Edward Snowden Convinced 20 or So NSA Workers To Give Him Their Secret Passwords

Your News Companion by Ben Mathis-Lilley
Nov. 8 2013 10:11 AM

Edward Snowden Convinced 20 or So NSA Workers To Give Him Their Secret Passwords

Edward Snowden
A man, named National Security Agency (NSA) whistleblower Edward Snowden, is seen in front of the Christ the Saviour Cathedral in central Moscow in this still image taken from video footage shown on Russian television channel Rossiya 24 on October 31, 2013.

Photo via Reuters

Rule No. 1 of online security: Don't give your password to anyone. Ever. It appears as though 20 or so of Edward Snowden's former coworkers at an NSA spy base in Hawaii learned the lesson they should have already known the hard way. Reuters with the scoop:

A handful of agency employees who gave their login details to Snowden were identified, questioned and removed from their assignments, said a source close to several U.S. government investigations into the damage caused by the leaks.
Snowden may have persuaded between 20 and 25 fellow workers at the NSA regional operations center in Hawaii to give him their logins and passwords by telling them they were needed for him to do his job as a computer systems administrator, a second source said. ... The sources did not know if the NSA employees who were removed from their assignments were given other duties or fired.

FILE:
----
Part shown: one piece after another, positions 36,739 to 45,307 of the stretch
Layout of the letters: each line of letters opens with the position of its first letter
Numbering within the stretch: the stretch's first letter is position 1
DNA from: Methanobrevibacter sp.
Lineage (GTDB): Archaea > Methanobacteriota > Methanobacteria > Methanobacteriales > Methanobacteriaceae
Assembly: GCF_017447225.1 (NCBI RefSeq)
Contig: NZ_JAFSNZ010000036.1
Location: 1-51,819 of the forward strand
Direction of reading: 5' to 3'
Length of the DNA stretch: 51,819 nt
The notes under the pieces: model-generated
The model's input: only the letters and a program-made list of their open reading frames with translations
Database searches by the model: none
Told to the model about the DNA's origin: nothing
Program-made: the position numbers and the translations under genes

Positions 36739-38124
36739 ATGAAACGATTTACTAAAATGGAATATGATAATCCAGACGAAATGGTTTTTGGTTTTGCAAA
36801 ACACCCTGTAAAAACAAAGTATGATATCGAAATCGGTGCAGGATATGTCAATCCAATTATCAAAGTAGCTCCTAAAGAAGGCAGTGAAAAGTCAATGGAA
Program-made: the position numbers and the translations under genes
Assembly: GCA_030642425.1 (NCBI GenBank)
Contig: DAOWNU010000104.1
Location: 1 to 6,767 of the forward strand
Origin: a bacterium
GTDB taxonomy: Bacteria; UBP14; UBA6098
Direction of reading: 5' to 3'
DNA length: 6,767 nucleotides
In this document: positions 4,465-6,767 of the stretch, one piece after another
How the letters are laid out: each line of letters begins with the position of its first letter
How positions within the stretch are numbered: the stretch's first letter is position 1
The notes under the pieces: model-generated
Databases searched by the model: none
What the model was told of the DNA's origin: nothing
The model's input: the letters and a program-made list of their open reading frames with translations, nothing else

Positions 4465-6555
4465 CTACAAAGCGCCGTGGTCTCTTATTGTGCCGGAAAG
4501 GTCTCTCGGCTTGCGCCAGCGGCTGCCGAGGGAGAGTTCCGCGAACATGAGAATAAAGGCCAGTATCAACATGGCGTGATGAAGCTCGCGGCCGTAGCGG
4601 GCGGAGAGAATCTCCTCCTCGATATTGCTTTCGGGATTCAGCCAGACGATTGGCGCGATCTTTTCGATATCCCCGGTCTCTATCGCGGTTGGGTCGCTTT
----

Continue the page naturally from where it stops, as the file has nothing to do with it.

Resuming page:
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This isn't the first time that Reuters has detailed the rather lax security measures on display at the Hawaii base. The outlet reported last month that the NSA failed to install the most-up-to-date, anti-leak software before Snowden showed up and began downloading the top secret information that he later turned over to Glenn Greenwald and co. Still, the latest revelation will be that much more embarrassing for the base in specific and the NSA in general given you'd be hard-pressed to find a security FAQ that doesn't make it clear that your password is for your eyes only. (Ex: "Don’t share your password with anyone, even family members," warns Apple support. "Never send your password or any private account information over email.")

Snowden only worked at the Hawaii base in question for about a month, but managed to make the most of his time there, stealing a seemingly infinite number of government secrets in what is widely considered to be the worst breach of classified data in NSA history. I'm going to assume that Snowden's Russian coworkers have already been warned to be a little more careful with what they share with their new American colleague.

Josh Voorhees is a Slate senior writer. He lives in Iowa City. 

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